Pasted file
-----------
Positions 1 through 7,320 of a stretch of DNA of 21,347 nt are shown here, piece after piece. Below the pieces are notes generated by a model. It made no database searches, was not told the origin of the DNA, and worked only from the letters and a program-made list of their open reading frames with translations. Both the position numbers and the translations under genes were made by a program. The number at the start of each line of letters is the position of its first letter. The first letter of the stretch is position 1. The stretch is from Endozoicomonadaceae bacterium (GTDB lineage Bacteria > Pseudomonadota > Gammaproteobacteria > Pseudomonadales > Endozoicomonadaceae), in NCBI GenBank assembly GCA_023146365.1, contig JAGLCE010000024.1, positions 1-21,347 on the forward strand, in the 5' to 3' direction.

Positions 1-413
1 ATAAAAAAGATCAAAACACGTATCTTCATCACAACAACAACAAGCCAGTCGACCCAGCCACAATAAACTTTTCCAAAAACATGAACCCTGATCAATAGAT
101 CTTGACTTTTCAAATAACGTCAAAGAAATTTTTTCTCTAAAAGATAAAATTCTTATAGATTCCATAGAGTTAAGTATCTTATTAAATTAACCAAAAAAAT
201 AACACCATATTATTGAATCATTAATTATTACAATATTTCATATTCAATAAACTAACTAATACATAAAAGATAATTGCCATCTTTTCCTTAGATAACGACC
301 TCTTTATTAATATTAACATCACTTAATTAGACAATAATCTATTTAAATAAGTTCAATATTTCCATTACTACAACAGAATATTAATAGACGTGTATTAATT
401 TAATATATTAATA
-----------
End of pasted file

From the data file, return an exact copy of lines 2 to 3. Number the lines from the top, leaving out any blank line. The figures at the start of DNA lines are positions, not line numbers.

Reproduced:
Positions 1-413
1 ATAAAAAAGATCAAAACACGTATCTTCATCACAACAACAACAAGCCAGTCGACCCAGCCACAATAAACTTTTCCAAAAACATGAACCCTGATCAATAGAT